As a 5-year-old child, I remember riding in my parents’ Chevrolet station wagon while we rode up and down what seemed like crater-sized holes on Pinedale Road in my hometown of Shrewsbury, Massachusetts. Up, down. Up, down. It was just like a roller-coaster. Finally we would arrive at our house on this short dirt road, across the street from Maironis Park and the shores of Lake Quinsigamond. We moved from that house a year later, but we would return to visit my grandparents in my childhood home for many years thereafter. The crater holes never get filled in. Up, down. Up, down.
A few weeks ago I was planning my 60th birthday reminiscing tour. I had Googled my tiny road and in one search, Pinedale Road didn’t show up. That was not surprising. I had not been back there in 30 years and even then the area was being swallowed up by apartments and condos. So I was fully prepared to return to the scene of Pinedale Road and find…no Pinedale Road.
Instead, I found just what I had left. Pinedale Road was there. The crater holes remained, just as I remembered them back in 1959. In our new 2014 Camry we rode up, down, up, down. Our old house was still there, too, the hedges that I used to trim for my grandmother needing some attention. An image of my past had somehow been frozen, seemingly just for me. And as I focus more of my time and energy on writing my own life story, while I also assist clients from all over the country in writing their autobiography in my role as ghostwriter and personal historian, I embraced this moment as a valuable and inspirational gift.
I made several other reminiscing stops. Our swimming area on Lake Quinsigamond was no longer public, which didn’t stop form walking the path to the same location. The stone wall we would climb to lay our blanket for a lazy August afternoon remained. I can remember lingering there for hours, alternating quick dips in the chilly water with eating our bologna sandwiches and munching Stateline potato chips.
I returned to Calvin Coolidge Elementary School. It had been added on to, probably at least twice, but the original section appeared intact. I spotted my fourth grade classroom with the windows overlooking the playground. And the playground itself was still much as I remembered it. I had a vivid memory of the mean second grade teacher who pinched my chin while yelling at me for eating my mom’s banana bread where I apparently wasn’t supposed to.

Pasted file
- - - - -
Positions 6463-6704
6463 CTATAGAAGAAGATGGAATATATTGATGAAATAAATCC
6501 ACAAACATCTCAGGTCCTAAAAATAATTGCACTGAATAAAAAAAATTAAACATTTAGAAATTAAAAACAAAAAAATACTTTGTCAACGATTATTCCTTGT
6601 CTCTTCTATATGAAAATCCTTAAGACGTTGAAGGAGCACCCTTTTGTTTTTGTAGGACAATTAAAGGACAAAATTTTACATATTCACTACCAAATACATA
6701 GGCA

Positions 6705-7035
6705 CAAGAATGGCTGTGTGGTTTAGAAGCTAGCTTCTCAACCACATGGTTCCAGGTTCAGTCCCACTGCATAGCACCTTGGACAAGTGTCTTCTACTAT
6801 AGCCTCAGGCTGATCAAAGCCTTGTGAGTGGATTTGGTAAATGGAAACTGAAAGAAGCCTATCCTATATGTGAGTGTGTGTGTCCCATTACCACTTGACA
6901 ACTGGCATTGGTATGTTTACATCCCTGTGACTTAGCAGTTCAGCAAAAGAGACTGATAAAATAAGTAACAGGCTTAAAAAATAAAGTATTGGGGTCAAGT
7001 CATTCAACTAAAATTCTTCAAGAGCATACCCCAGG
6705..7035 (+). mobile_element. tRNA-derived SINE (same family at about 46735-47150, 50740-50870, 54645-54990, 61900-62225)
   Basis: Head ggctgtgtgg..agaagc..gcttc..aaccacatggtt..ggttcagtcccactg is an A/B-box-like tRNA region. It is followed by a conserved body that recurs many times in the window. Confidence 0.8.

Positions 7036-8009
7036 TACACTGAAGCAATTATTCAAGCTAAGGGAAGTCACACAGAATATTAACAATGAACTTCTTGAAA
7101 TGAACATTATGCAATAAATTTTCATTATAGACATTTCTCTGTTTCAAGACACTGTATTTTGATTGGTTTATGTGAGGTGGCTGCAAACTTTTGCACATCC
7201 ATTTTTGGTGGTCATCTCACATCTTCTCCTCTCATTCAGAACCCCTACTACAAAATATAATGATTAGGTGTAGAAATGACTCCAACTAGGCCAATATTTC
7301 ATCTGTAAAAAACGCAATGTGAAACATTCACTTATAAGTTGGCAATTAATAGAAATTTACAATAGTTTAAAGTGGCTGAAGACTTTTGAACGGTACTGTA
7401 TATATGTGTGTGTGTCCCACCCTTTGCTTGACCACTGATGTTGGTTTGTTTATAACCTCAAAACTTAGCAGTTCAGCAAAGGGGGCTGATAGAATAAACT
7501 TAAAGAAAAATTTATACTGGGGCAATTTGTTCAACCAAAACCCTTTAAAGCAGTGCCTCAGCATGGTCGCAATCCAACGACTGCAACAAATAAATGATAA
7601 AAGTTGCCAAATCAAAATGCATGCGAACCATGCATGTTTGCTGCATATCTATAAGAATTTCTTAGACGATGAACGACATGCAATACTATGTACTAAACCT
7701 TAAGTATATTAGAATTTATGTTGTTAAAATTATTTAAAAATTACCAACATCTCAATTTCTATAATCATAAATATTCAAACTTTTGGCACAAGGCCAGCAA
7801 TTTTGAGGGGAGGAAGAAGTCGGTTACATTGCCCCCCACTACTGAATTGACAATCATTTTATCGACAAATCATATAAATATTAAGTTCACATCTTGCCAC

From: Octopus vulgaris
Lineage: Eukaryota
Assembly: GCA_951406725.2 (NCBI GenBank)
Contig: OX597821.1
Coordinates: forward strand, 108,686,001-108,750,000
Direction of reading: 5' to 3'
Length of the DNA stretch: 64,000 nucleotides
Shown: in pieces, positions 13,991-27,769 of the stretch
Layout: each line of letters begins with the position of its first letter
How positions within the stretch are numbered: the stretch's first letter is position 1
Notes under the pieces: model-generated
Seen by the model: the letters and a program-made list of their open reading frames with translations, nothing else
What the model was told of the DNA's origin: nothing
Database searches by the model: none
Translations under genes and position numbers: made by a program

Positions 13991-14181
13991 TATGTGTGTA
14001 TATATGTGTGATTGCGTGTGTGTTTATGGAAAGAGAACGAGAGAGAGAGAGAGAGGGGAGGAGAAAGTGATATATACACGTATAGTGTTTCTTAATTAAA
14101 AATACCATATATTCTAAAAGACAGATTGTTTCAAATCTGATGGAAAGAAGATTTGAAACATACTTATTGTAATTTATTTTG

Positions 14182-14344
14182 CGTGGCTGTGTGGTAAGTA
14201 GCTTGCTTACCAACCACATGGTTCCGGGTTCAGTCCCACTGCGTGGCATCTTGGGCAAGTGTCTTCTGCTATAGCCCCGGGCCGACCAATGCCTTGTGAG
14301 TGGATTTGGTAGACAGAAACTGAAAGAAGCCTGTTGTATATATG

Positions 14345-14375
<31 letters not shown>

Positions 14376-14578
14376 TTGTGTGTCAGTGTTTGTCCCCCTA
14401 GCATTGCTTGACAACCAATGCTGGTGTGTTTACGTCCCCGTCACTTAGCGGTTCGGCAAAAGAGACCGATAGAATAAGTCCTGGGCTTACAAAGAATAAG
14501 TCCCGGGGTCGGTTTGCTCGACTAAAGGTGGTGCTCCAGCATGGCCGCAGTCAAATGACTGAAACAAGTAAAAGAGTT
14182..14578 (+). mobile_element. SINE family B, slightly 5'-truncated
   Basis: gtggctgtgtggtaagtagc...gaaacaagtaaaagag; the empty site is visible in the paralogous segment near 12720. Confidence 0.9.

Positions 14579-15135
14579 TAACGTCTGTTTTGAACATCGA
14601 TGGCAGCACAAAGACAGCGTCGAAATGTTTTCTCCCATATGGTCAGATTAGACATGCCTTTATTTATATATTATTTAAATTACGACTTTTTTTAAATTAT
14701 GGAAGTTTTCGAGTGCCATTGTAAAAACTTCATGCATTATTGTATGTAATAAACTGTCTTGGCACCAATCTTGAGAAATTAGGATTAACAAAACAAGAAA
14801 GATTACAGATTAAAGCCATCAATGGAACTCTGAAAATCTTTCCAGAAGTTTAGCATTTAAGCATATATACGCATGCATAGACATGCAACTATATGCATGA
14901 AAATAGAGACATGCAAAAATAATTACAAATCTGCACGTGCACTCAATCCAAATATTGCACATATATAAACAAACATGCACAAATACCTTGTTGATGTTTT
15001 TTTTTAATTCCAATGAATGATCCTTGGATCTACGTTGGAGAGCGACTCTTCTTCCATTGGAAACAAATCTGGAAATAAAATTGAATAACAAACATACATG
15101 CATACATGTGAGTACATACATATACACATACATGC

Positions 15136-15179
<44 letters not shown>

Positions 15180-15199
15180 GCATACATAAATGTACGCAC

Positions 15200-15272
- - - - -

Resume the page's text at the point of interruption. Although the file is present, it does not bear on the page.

When I approached my primary childhood home on Lake Street, I lucked out. The folks living in a neighbor’s house were having a yard sale. I spoke to the woman living there and apparently our house was still owned by the man who bought it from my parents in 1972. He had doubled the size but the long driveway was much as I remembered it, and so were the woods headed down to the lake shore. I would spend hours meandering in those woods with my dog Gus, and then I’d take out our canoe – the fastest canoe on the lake!.
A short drive up to Edgemere Park revealed the basketball court where I first played pick-up games as a 12 year old. I swear I once hit five long shots in a row on that court…
All in all, my reminisce-and-remember tour of my hometown fed my desire to go back…and to honor where I had lived, and what I had experienced there. If you are writing your life story today, and you moved away from your hometown long ago, have you gone back to sift through your memories, to hunt for clues, to usher yourself back into a time and place that will inspire your autobiographical writing? If not, consider scheduling a return trip soon. Whether things there are the same or very different, the memories are there waiting for you.
– Autobiography ghostwriter Kevin Quirk assists women and men of all ages and backgrounds, from hometowns from Maine to California, in writing their life story. He is the author of Your Life Is a Book And It’s Time to Write It! An A-to-Z Guide to Help Anyone Write Their Life Story.